A suited young man sits in the barberchair of a New York City barbershop
"I want people to know it’s okay to not be okay."Image by: TRISTAN OLIVEIRA
A suited young man sits in the barberchair of a New York City barbershop
11 January 2024

Trammel’s story: Lift as you climb

3 minutes read time

Why I Mo

I first got involved with Movember back in summer of 2019. I was on a summer lacrosse team in New York, I didn’t know anybody on it, but one of the guys was Cole – the co-founder of Team Macho Macho, so he introduced me to the organization and the mission.

Hearing the statistics around men’s mental health and suicide really caught my attention. I’m a glass half full type of person and think this is a great life that we have. And it’s filled with even better people in it. So, if everything we’re doing through Movember can help even one person, it’s totally worth it.

The response to the Mo

For my Movember campaign, I do a 40-day countdown. It gives me 40 different excuses to talk about Movember until the month is over. From doing this, I learned that this mission really resonates with so many people – even people I didn’t think it would. My motivation now comes from the responses that I’ve gotten from being involved.

I have people reaching out to me who were going through struggles and I had no idea about. I don’t think I ever would have known and I don’t think they would have shared it if it weren’t for Movember helping to start that conversation. What’s really resonated with me is that everybody’s going through something, no matter the size, everybody is faced with challenges. And it can be so tough for people to acknowledge that and to ask for help. But I want people to know it’s okay to not be okay.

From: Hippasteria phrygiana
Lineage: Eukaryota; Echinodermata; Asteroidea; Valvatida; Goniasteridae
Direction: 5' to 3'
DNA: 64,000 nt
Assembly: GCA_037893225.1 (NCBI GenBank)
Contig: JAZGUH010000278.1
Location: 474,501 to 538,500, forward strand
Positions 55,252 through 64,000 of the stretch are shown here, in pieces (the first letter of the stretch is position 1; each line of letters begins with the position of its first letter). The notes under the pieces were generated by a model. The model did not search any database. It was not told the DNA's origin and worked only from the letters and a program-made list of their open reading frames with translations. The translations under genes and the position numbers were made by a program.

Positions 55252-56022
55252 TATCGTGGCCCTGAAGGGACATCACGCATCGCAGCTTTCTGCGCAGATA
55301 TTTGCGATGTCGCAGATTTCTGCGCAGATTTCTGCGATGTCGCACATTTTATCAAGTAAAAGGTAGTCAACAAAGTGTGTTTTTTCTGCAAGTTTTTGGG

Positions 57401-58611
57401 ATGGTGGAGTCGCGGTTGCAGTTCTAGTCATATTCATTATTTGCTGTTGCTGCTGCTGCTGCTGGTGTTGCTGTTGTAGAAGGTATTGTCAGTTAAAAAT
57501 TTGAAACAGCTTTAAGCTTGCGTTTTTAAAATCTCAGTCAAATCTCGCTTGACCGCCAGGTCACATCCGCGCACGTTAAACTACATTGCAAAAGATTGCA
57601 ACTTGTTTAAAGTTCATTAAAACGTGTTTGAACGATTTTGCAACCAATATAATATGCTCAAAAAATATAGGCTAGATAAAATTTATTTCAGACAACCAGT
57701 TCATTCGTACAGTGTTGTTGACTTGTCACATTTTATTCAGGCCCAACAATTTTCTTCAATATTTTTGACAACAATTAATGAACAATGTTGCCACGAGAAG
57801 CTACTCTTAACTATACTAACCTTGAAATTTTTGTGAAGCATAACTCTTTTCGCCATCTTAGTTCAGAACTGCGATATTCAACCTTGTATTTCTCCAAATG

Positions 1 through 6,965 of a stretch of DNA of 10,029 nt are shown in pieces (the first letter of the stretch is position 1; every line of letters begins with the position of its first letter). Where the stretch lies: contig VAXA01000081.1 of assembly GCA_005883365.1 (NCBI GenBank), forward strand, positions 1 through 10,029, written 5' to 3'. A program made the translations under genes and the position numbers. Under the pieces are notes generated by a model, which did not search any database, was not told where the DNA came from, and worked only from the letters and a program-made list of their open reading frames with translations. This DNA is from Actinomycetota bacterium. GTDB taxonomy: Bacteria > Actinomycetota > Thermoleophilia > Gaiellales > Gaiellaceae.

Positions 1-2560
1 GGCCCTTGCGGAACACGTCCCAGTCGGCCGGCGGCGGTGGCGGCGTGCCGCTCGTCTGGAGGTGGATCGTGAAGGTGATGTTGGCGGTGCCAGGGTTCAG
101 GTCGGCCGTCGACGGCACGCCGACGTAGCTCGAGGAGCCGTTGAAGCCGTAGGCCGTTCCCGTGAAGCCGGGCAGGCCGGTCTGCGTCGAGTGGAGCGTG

Looking out for your friends and family

While I don’t always have the answers, I always hope people will reach out to me. One thing I can always provide is this letting people know there’s someone out there that cares and wants to help. I love the ALEC Model. It’s something anyone can do. You just have to be willing to listen.

One of our sayings on Team Macho Macho is “redefining macho”. What we think macho is, is reaching out to your friends, asking for help, and being there for people. To take on that role in a relationship – that people will come to me to open up -- brings me a lot of pride.

Challenging stereotypes about masculinity

Some people think a man faces every problem on their own – they shouldn’t complain and they shouldn’t talk about it. But for us, being a man is talking these things and helping other people. What you’ll realize when you really start to talk, is that your issues might be the same as what someone else is going through. But you don’t know, if you don’t talk about it.

Team Macho Macho is about togetherness and tackling things together. We’re not some big firm with billions of dollars. We’re 15 to 20 guys and girls that genuinely care about this cause and really care about making a difference.

In college, we had this saying “lift as you climb”. Everyone is climbing their own mountain. Whatever life you’re going through, it’s your own map on that mountain. There’s going to be peaks, there’s going to be downfalls. But if you can keep on climbing, and lift other people as you’re doing it, it’s going to make it that much better.

Support Trammel’s mission to change the face of men’s health.